At one point I was the addons marketing manager for our multinational PDP-15 18-bit computer business, for which I also had factory book/ship responsibility. Two of my -15s were the computer basis for the first B-2 flight simulator. The first version of AFIS -- the federal fingerprint ID system -- was developed on one of my -15s. PDP-15s were used to test out design concepts for the redundant majority vote software logic for Space Shuttle. And so on.

So, I've read about your stuff, BlueStrat. Isn't it interesting how three very different techies are getting together in this thread. We're different -- yet deep down inside we're the same because ... well ... because we're techies and we love to read and talk about this tuff.



My wife and I have committed to driving East in late September and early October. I haven't spoken with Werman yet and for all I know I won't -- but we're going to arrive in the general Massachusetts area late on September 30 or early on October 1. We'll be staying with friends in the Boston area beginning sometime on October 2, but maybe we could pick you up on the 1st or whatever and run back to Tanglewood/Werman for a short visit.

I also may be having an old friend fly himself up from Florida to join the Werman party if there is one. This friend, computer and broadband pioneer Dave Waks, is a folk music fan who was my first boss out of college. He admits to playing badly :) but as I said to him yesterday by email, by now his knowlege of that genre must be encyclopedic -- and if he joins the site to run a Folk/Bluegrass/Newgrass section, he wouldn't be playing, he'd be more of a DJ. I don't know what he's going to end up doing, but that's the kind of fun thing that's going to make this site really interesting.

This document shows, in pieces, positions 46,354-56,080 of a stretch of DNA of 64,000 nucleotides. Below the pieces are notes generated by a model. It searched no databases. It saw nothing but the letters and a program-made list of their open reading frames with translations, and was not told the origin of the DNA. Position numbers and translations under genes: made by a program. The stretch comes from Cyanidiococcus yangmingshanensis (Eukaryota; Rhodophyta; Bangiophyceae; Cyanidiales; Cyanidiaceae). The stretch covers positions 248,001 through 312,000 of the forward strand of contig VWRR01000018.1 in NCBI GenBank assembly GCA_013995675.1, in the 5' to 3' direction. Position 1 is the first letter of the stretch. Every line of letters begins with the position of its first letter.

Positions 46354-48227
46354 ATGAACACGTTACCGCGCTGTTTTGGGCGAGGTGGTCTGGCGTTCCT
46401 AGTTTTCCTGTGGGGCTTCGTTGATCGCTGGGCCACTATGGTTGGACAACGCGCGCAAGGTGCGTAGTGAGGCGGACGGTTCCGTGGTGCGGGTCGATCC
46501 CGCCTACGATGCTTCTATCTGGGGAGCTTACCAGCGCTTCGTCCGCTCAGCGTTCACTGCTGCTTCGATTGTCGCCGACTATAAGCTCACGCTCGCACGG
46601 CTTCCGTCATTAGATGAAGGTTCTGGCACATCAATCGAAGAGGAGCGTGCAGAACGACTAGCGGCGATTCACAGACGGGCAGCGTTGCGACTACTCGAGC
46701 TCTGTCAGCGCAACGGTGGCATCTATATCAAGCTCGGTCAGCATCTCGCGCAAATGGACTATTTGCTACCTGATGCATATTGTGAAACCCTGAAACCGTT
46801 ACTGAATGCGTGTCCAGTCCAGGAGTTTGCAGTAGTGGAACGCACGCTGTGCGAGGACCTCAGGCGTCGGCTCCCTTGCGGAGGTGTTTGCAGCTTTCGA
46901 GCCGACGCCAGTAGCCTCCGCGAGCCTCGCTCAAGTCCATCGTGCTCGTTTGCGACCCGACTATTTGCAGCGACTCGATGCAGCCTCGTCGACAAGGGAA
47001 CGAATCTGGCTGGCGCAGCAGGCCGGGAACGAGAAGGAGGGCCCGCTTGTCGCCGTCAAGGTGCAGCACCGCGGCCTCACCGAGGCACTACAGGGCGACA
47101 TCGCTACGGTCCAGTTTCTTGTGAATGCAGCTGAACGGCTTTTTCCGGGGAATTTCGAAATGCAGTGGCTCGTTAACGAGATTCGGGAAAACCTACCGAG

Re: Forensic Gunsmith ... (Whiskey Tango Foxtrot?)

Posted: Fri Jun 26, 2015 2:55 am
by BlueStrat
Mike, that sounds great! The Fall in New England is so very beautiful, especially around the early part of October. And the area along the Mohawk Trail is even more so with the scenic vistas. Great camera and drawing opportunities ! I don't know if you are into "Art" in the form of paintings, but if you are, Williams College has an outstanding gallery, with some priceless pieces. And, the Rockwell museum is always a fun take. Not too far away, is the old homestead of Herman Melville (just finished Moby Dick for the 3rd time).

By the way, you mentioned the Space Shuttle.......early on, I did some drafting work on the Docking Radar System, that linked-up the LEM with the Command Module after the lunar expedition....."So VERY small a world that we coexist upon! lol :ugeek:

Re: Forensic Gunsmith ... (Whiskey Tango Foxtrot?)

Posted: Tue Jun 30, 2015 5:38 am
by Mike McCarthy
Yes, the Williams Museum was recommended to us and we plan a side trip to it. Why don't you come along and be our guide.

We'll be staying with Werman the nights of Wednesday, 30 September and Thursday, 1 October. However, our days will be completely free, and anyway beginning on the afternoon of Friday 2 September and running through Sunday, 4 September we'll be staying with old friends in ... drum roll please ... Belmont. (I think that our Florida friend will not be coming after all.)

So really, Den, there should be many ways of having you and Werman meet, and many ways of getting to the museum. My wife and I are accustomed to driving 1,000 miles per day when doing long haul traveling by car, so Greater Boston to Lenox and then the museum, and all the way back, in one day, would be no big deal for us. As I like to say regarding distance driving, the first 250 miles of the day are the hardest.

You might also enjoy dropping in on our Belmont crowd, which is an artsy crowd. What's going on here is that I went to a boarding school in the mid 50s, and we are still friends with three of my classmates, all women. One is Sue Ranney Bass, whose husband Henry used to do documentary films but is also an accomplished artist in his own right. Another is a single lady named Peppy Vulliet, who majored in art history and used to own/run an art and crafts gallery in ... um ... was either Wellfleet or Provincetown. The third is a lady named Jenny Fincke Polcari, a daughter of the school's headmaster.

The Basses live on five acres on Route 60, I think it is, in Belmont. It's maybe 15 miles northeast of Wayland. I've never been to the Basses place so I'm guessing.